(487b) Proteomics-Based Systems Biology Study of the Phosphorus Starvation Response in the Cyanobacterium Synechocystis Sp. Strain Pcc6803
Cyanobacteria have recently come to the attention of researchers for their ability to produce hydrogen and a myriad of other potentially industrially important secondary metabolites. Synechocystis sp. strain PCC6803 is frequently used as a model cyanobacterium in biochemical and genetic studies. As is the case for most microorganisms, inorganic phosphate is the preferred source of phosphorus for Synechocystis sp. strain PCC6803, and within laboratory processing this organism is cultured in the presence of excess quantities of this nutrient (mM concentrations). However, increasingly it is becoming apparent that phosphorus limitation occurs for sustained periods in many geographically dispersed freshwater lakes and marine sites (pM levels). To date, however, no attempts have been made to understand the global response of this and other cyanobacteria to this form of nutrient stress. An understanding of these processes will be of use not only in the basic understanding of these microbes and the niches they occupy (and potential role in process culture), but could be applied to develop biomarkers to follow stages in the P biogeochemical cycle within aquatic environments. In addition, the identification of novel proteins associated with Pi uptake could be exploited in the removal of Pi for water quality improvement, and enzymes involved in the catabolism of organophosphorus molecules are of interest in the pharmaceutical and agribiotech industrial sectors.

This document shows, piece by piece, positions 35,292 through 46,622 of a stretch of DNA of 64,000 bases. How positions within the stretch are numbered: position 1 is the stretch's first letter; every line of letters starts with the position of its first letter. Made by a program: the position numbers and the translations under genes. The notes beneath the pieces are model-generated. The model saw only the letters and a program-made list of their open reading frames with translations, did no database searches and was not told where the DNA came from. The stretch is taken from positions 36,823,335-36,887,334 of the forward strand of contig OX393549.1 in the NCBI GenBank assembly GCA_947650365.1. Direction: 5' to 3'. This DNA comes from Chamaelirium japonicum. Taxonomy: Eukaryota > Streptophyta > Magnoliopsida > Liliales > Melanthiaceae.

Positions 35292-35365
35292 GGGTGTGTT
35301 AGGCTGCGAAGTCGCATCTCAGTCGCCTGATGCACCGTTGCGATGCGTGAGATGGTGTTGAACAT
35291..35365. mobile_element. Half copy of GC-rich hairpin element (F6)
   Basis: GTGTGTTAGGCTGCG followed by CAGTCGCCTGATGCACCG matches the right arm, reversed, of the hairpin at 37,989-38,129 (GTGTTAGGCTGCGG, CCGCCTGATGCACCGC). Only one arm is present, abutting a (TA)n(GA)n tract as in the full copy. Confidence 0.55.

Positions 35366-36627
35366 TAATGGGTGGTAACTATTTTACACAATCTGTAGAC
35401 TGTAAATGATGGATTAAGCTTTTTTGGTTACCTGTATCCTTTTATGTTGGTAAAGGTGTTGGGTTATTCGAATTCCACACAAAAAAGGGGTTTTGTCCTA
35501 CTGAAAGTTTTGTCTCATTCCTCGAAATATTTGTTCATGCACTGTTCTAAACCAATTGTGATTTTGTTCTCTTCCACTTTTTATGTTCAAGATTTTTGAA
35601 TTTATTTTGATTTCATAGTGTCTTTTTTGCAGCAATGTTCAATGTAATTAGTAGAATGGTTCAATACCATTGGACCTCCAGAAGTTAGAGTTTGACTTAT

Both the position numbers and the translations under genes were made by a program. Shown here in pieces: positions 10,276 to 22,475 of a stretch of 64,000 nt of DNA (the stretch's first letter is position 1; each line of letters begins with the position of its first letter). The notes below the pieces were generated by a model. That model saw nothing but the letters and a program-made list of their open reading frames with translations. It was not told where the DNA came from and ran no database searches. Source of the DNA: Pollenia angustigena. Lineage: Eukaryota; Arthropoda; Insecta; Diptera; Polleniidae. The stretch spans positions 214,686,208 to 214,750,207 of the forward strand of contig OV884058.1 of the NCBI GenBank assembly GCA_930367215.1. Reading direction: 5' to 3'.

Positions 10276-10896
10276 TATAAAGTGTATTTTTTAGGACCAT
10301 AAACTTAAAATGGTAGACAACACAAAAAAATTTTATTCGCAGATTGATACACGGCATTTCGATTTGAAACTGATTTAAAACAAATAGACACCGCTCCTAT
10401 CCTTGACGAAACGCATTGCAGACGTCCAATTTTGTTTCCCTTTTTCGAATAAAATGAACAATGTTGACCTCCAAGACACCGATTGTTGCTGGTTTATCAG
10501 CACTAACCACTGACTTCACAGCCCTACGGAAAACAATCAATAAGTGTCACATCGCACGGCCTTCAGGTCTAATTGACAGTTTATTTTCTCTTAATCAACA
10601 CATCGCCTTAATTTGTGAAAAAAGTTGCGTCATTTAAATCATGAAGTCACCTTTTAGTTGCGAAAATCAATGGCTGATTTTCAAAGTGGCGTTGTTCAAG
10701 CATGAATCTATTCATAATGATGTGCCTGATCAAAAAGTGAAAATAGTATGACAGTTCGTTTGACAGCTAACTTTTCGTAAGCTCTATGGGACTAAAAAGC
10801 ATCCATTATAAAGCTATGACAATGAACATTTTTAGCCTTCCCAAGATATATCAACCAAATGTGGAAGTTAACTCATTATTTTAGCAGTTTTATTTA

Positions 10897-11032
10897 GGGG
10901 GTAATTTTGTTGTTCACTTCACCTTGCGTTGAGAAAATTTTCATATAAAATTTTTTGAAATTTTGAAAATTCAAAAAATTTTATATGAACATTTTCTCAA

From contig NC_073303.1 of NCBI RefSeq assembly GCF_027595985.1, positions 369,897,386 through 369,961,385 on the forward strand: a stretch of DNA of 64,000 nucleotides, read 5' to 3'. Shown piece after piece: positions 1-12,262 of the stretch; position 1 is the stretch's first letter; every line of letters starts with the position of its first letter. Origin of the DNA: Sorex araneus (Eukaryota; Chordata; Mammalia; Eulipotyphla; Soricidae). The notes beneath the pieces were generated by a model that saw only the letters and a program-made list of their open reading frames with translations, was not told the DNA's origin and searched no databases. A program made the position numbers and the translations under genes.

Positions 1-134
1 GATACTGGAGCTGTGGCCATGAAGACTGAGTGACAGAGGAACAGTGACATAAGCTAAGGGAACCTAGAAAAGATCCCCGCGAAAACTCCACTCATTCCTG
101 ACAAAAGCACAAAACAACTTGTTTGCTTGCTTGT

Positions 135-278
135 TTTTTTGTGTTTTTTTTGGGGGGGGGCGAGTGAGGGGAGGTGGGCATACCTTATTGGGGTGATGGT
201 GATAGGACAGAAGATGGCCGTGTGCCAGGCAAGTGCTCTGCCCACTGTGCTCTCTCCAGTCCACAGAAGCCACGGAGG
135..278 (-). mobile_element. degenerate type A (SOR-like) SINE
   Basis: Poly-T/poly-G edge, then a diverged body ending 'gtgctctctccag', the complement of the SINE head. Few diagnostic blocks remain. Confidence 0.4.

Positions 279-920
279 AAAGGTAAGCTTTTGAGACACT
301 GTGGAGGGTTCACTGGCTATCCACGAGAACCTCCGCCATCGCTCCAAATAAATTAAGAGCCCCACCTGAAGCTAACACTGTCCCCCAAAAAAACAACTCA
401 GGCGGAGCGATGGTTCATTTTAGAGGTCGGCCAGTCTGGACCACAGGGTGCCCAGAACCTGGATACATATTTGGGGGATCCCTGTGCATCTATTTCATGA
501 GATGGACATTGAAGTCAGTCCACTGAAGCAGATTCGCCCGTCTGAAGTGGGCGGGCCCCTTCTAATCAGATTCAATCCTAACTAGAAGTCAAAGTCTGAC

The goal of this research is to understand the global response of Synechocystis sp. strain PCC6803 to phosphorous starvation using proteomics in conjunction with assays of phosphatase activity and quantitative measurements of gene expression. Cyanobacteria were grown in media containing 0.12 - 40 mg/L potassium phosphate and samples collected for protein and mRNA analysis. Differences in protein expression were assessed using gel-free (?shotgun?) proteomics as well as 2-D gel electrophoresis. In the former case, quantitative measurements were obtained using an isobaric peptide tagging technique (iTRAQ, Applied Biosystems). Over 300 proteins were identified per phenotype. In addition, the levels of several mRNAs, including those from hydrogenase-related genes, were measured separately using real time RT-PCR. Key proteins whose expression is affected by Pi limitation were identified and included several phosphatases. Phosphatase activity assays were performed and the activity levels found to correspond with the trends in the proteomic data. Protein level alterations were related to existing genomic knowledge to provide a systems-level understanding of the P-stress response in this organism. This will allow identification of uptake mechanisms and catalytic proteins used by these organisms for Pi scavenging in the environment. To our knowledge, no previous proteomic studies on Pi stress within this and other cyanobacteria have been made. Furthermore, the quantitative, reproducible proteomic analysis described here illustrates the development of a method that could be integrated into other systems biology studies.